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The Commons
The Arts

Making 'herstory'

Performance artists Carmelita Tropicana and Ain Gordon come to Marlboro to rewrite history

“History Herstory,” presented by Vermont Performance Lab in association with the Marlboro College Lectures Committee, is free, with no reservations required. It is made possible with support from the National Endowment for the Arts and VPL’s Creation Fund donors.

Originally published in The Commons issue #242 (Wednesday, February 19, 2014). This story appeared on page B1.



MARLBORO—The hit of last fall’s Brattleboro Literary Festival, when she was one of the outrageous judges of the Literary Death Match, Carmelita Tropicana is returning to Vermont for a performative talk with actor/director/writer Ain Gordon.

“I had such a blast at the festival that I can honestly say that I had one of the best times I ever had in front of an audience,” says “Tropicana,” whose irrepressible spirit and irreverent humor have delighted audiences for more than three decades.

Tropicana is the larger-than-life stage persona of Cuban-born writer/performance artist Alina Troyano. Through Tropicana, Troyano crafts a body of work that follows Carmelita’s exploits as she encourages a dialogue around ethnic, race, class, and gender politics.

Through humor and fantasy, Troyano and Gordon promise to rewrite history in their free “History Herstory,” performed at Marlboro College’s Whittemore Theater, South Road, on Wednesday, Feb. 26, at 7 p.m.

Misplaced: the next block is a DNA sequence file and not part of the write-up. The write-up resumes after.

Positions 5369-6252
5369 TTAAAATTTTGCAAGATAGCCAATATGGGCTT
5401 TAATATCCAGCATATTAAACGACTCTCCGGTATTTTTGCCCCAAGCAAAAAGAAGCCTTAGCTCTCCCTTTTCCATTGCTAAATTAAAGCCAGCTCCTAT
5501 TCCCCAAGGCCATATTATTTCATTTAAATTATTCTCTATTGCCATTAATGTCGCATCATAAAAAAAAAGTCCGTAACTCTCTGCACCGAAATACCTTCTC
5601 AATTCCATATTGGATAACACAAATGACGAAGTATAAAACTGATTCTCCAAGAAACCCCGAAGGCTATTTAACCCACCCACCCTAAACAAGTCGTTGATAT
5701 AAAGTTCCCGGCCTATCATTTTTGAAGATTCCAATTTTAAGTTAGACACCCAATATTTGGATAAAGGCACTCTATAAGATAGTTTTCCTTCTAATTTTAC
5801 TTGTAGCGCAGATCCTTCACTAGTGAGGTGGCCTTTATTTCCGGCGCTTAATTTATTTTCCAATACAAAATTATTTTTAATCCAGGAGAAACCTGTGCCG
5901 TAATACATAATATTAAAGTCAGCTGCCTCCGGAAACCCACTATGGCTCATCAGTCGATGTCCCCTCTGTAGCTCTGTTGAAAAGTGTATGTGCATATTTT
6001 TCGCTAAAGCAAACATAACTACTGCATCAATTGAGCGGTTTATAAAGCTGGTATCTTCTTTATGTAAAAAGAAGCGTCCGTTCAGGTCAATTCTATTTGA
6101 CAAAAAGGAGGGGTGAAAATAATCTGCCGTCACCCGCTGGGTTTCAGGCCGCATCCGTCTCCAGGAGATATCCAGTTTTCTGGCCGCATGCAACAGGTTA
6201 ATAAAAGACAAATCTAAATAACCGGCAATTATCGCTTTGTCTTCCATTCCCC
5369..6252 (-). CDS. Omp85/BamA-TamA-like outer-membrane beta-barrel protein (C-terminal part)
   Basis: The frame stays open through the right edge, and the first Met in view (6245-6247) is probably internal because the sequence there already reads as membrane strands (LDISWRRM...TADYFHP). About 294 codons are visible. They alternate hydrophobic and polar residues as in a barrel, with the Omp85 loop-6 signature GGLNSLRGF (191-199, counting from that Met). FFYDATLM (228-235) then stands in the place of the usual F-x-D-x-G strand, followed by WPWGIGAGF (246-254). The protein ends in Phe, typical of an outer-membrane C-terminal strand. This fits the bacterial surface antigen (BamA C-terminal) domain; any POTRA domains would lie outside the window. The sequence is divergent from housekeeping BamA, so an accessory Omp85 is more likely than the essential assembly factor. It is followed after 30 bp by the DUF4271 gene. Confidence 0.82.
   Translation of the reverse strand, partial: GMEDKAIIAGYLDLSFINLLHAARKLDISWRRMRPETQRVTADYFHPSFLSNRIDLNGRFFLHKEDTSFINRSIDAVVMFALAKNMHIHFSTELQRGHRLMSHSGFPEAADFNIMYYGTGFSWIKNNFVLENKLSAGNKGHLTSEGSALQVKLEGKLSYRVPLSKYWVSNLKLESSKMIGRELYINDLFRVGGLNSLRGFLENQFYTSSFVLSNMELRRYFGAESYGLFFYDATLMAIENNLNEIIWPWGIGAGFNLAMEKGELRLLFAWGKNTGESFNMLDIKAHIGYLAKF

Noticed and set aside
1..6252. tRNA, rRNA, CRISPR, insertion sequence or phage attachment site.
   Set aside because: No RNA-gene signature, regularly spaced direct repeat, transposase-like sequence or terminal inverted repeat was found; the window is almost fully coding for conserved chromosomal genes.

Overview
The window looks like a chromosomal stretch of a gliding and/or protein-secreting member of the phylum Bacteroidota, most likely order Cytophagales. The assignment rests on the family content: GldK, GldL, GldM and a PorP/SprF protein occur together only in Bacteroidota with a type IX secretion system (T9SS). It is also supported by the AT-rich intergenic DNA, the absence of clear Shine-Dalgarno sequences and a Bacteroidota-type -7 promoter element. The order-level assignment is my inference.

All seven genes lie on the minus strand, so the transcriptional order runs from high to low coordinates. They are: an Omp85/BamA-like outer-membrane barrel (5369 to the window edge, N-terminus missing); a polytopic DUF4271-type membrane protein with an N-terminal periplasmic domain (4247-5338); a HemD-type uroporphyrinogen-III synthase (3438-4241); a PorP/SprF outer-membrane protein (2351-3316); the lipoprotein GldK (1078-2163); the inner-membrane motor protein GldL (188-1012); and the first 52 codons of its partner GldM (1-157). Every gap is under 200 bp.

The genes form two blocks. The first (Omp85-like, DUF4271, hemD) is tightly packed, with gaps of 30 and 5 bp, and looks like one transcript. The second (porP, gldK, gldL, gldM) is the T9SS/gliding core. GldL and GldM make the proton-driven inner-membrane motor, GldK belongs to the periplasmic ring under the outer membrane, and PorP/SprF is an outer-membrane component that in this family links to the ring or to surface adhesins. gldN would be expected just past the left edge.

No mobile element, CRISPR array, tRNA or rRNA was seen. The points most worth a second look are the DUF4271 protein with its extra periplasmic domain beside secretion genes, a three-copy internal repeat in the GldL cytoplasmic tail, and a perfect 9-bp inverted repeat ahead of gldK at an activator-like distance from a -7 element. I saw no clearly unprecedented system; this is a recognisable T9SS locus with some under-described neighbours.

The evening is part discussion. The event listing says the pair will analyze Tropicana’s “use and abuse of personal history in a 30-year career spanning Cuba, revolution, coming to America, and coming out.”

“It will be a talk between two artists, including clips and some live performance,” Troyano explains. “I call it Introduction to Carmelita 101.”

Troyano, a bicultural artist, employs the vagaries of spoken language to examine concepts through foreign words. She is the author of I, Carmelita Tropicana: Performing between Cultures, a 2007 collection of performance pieces and essays, and starred in “Carmelita Tropicana: Your Kunst Is Your Waffen” (1994), directed by her sister, Ela Troyano.

Her performances, plays, and videos have been presented at such venues as London’s Institute of Contemporary Arts, Centre de Cultura Contemporánia de Barcelona, and the New Museum of Contemporary Art, which bills itself as the only museum in New York City exclusively devoted to presenting contemporary art from around the world.

She’s earned a New York Foundation for the Arts fellowship, the Berlin Film Festival’s Teddy Award, and a Village Voice Obie Award for sustained excellence in performance.

Troyano is joined at Marlboro by Gordon, her longtime friend and theater cohort.